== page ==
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Thursday, February 29, 2024

Column: Sagan’s legacy

Last week, Nov. 9, Carl Sagan would have turned 77 years old. To those that may not have heard of him, Sagan was an astronomer, cosmologist and popular science writer; his TV show “Cosmos” as well as his many books inspired a generation of scientists.

Sagan died in 1996 at the age of 62 of myelodysplasia, also known as pre-leukemia. Since I was only four years old when he died, I didn’t learn of him until several years after his death. Fortunately, he had a talent for writing about science for the public. Scientists are used to writing for other scientists, which means that they have to write about technical topics as clearly and accurately as they can. This means that the writing style, for those not already excited about the topic itself, is dry and boring.

Sagan, however, had a skill for writing as well as astronomical research.  His book Cosmos, meant to accompany his 1980 television series of the same name, is exactly what it sounds like — an astronomical tour through the cosmos. The book is more than a quick course in astronomy, however; he talks about human and scientific history, the philosophy of science and the beauty of life, nature and technology.

Thirty years later, Cosmos is still one of the best books you can read as an introduction to the philosophy and history of science. Sagan uses the stories of historical scientists to explore the idea that science, rather than a stagnant dogma, is actually dynamic and self-correcting.

Sagan himself is not immune to the fact that science marches on. A few of the claims he presents, such as the idea that the Heike crab in Japan has a human face on its shell due to human artificial selection, are no longer considered to be valid. The idea is essentially that due to a Japanese myth about a clan of samurai that live on the ocean floor as crabs, fishermen throw back the crabs that, by chance, have a somewhat face-like pattern. Since the crabs that have faces on their shells are more likely to survive and leave descendants than ordinary-shelled crabs, humans must have caused this face to appear on the crab shell, right?

No, probably not. The idea was originally proposed by evolutionary biologist Julian Huxley in 1952, but has since been challenged by other biologists who noted that the face appearance is actually due to the placement of muscles below the shell. The shape serves a direct purpose to the crab and thus probably evolved naturally rather than due to human involvement. Science marches on, and not every idea stands the test of time. Sagan makes it clear that it’s all right for scientists to be wrong, as long as they are willing to admit their mistake and continue the investigation.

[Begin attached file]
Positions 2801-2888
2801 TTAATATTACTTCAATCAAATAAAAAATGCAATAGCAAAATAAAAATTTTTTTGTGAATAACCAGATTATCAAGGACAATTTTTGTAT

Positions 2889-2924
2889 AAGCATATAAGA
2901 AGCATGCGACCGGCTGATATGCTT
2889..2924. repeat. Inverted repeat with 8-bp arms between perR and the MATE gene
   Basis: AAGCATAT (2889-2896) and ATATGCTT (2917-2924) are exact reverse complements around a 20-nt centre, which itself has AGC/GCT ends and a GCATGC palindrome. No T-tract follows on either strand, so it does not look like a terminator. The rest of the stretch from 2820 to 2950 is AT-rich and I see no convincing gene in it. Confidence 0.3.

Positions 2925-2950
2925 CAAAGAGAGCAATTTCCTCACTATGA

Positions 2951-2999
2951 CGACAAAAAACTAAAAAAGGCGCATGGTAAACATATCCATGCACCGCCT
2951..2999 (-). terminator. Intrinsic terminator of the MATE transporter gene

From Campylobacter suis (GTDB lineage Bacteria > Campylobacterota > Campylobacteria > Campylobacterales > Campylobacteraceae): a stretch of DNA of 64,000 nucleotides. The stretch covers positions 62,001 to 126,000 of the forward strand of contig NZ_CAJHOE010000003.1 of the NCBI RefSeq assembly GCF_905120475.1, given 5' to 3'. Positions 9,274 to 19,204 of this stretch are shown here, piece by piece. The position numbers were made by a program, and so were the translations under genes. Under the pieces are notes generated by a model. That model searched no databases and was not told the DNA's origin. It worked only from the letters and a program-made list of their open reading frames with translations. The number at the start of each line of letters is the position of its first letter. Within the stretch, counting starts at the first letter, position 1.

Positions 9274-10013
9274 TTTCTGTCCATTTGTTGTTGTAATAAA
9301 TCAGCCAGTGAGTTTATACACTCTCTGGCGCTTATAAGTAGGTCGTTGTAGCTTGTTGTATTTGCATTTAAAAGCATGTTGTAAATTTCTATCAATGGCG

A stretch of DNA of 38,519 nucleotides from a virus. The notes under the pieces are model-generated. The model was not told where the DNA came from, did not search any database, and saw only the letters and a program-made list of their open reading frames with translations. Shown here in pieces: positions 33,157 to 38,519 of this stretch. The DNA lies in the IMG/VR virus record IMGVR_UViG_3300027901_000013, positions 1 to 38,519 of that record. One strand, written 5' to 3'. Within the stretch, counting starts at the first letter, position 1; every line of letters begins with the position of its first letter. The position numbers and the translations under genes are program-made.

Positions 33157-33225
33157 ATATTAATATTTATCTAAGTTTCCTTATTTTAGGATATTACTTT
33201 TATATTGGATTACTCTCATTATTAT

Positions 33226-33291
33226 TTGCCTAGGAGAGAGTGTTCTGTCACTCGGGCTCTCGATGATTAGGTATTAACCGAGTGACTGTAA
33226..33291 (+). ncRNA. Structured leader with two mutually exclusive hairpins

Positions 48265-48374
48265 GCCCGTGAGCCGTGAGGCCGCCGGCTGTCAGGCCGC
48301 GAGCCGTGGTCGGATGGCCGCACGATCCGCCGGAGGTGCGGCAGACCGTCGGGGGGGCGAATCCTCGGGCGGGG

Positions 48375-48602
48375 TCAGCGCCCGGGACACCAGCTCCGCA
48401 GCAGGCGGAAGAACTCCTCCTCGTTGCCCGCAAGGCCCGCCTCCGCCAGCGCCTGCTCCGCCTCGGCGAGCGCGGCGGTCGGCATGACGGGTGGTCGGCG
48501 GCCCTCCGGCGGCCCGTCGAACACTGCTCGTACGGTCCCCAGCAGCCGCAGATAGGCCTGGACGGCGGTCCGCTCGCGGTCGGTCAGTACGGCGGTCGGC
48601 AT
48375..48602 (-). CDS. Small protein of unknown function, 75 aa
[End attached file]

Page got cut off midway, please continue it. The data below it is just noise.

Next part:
Sagan wrote more than 20 books in his lifetime, and I unfortunately don’t have the space in this column to discuss every single one. However, the book that had the most significance to me, other than Cosmos, is called The Demon-Haunted World. While Cosmos is a book about the beauties of science, The Demon-Haunted World is about the perils of pseudoscience.

Sagan wrote The Demon-Haunted World to communicate his frustration with the fact that astrology still has a place in many syndicated newspapers, despite the fact that their “predictions” are applicable to just about everyone and has neglected to reflect the realities of astronomy.

He also discusses why UFO or alien sightings are not as convincing as they may initially sound to people who don’t approach it with a skeptical attitude. A great deal can be better explained as misidentification of aircraft, misidentification of Earth species or sleep paralysis. For the sightings where we lack the information to draw a conclusion of the cause, Sagan maintains that the default assumption should not be aliens, but that the default assumption should be that it is some kind of terrestrial phenomenon.

In my early high school years, I went through a “conspiracy theorist” phase. Had I read Sagan’s books during this phase, I would have scoffed and dismissed everything he said (he covers far more pseudosciences and conspiracy theories than what I’ve mentioned here). However, I only read them after I realized that my convictions had been wrong. This realization is just the first step to developing scientific critical thinking; the next is to learn about honing logical skills, followed by the ability to tamp down initial excitement to thoroughly examine ideas.

I can’t think of better introductions to these skills than Cosmos and The Demon-Haunted World by Carl Sagan.

AMY STEWART can be reached at science@theaggie.org.


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